Upstairs at the Cock ’N Bull, the liveliest place on Albert Square, a raucous card game has just broken up. With ale flowing freely, a red-suspendered card sharp tilts his head back in mid-guffaw, as a fiddler and piano player stomp out a lively jig, prompting the pub’s resident cat to seek shelter above the dartboard.
Downstairs, much more subdued, stuffy men in suits sip draughts and chat up Tom the bartender. One upstanding citizen looks to the ceiling, apparently annoyed by the infernal racket. And, in alcove away from the reverie, Tom the artist adds a few deft brush strokes to a painting while his model, a lithe young lass with shoulders exposed, stays stock still.
This Cock ’N Bull, it’s one happenin’ joint.
You really feel compelled to pop in and down a pint, check out the scene. The only problem is that the pub exists on a one-12th scale and is part of an imaginary city in Edwardian England called Smallsea. Check that: It’s not imaginary. Rather, it’s a meticulously well-imagined, incredibly lifelike and historically accurate “metropolis in miniature,” some 47 buildings and streets and housing developments that bring to life an idyllic period for Anglophiles.
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No mere dollhouse, this. Creator Diane Birnberg’s fiefdom takes up an entire suite in an upscale shopping center in Carmel. Yes, she does a bit of retail dollhouse business, but that’s mostly an afterthought. Birnberg, a semi-retired owner of a financial firm, and husband Howard, an architect, use the space to lay out their vision of city life circa 1900.
There’s an elaborate back story to Smallsea, but do you really want to get bogged down in the details of Lady Anna Truloe Lamson’s discovery of the kingdom and its race of humans known as “Twelfths”? All visitors need to know is that they can browse the cityscape as long as they wish, take in the bustle-bloated ladies dashing on cobblestone streets, while vendors hawk chestnuts, peer into the many businesses, even observe two ink-stained wretches, reporters Ben and Sally, hammering out a story about a runaway cat on deadline at the “Illustrated Smallsea News.”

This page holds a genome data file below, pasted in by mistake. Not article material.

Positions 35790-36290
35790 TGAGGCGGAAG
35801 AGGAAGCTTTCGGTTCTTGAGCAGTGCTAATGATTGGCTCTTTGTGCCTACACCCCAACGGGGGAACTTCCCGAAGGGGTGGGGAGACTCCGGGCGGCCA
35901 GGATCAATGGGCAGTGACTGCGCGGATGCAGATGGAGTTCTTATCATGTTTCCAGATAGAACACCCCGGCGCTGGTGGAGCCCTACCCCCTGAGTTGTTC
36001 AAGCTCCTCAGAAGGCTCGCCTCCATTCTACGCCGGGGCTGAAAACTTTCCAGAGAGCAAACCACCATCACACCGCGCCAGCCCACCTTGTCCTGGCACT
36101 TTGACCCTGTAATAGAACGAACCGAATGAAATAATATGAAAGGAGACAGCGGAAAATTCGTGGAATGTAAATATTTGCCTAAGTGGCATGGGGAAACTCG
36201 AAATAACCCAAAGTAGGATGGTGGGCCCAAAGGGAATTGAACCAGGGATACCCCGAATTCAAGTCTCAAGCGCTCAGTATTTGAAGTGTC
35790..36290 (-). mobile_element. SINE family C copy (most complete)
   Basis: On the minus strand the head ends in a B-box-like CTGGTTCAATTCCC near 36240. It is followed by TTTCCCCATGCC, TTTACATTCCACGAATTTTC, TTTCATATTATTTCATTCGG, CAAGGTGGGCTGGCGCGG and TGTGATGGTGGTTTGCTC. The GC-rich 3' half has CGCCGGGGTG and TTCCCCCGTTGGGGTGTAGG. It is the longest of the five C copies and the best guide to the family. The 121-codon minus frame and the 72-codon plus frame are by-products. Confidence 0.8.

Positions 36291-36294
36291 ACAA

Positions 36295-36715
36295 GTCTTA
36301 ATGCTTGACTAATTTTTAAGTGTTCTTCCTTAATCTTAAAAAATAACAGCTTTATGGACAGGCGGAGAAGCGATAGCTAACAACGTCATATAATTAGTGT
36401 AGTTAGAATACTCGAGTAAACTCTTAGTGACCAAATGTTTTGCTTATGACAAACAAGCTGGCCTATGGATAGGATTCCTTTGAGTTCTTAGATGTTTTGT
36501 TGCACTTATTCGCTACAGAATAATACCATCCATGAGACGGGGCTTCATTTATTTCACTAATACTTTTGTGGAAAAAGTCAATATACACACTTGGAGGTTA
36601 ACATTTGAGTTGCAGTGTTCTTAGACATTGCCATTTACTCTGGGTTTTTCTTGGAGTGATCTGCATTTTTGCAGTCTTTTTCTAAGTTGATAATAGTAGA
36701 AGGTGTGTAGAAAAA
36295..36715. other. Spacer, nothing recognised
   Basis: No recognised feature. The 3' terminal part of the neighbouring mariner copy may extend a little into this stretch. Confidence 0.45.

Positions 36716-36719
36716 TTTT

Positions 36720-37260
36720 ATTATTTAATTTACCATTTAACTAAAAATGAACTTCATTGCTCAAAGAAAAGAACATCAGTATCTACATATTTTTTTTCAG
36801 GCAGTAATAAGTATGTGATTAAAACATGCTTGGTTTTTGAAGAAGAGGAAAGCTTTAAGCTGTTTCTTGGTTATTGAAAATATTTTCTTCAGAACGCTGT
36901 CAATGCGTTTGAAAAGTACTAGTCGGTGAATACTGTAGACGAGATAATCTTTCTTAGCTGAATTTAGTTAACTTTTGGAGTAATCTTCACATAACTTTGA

“It’s unbelievable, never seen anything like this,” said Helga Hiers, sauntering up and down the long rows of tables that serve as the town’s foundation. “Look at that attention to detail at the Taxidermy Shop (Birnberg) just finished. She glued the fur on every one of those plastic animals, hair-by-hair, with tweezers. That takes a lot of patience.”
“And,” added customer Judy Brown, “an incredibly steady hand.”
For the Mistress of the Minute, it’s no big deal. Literally and figuratively.
The way Birnberg, 64, tells it, Smallsea is just a hobby that got a little out of hand. She says she never intended to become a dollhouse deity, creating life and art by dint of her imagination, fine-motor skills and savings account. But one room led to another, one house led to, well, 47 – and counting. She sees herself as a writer whose novel is constructed rather than written.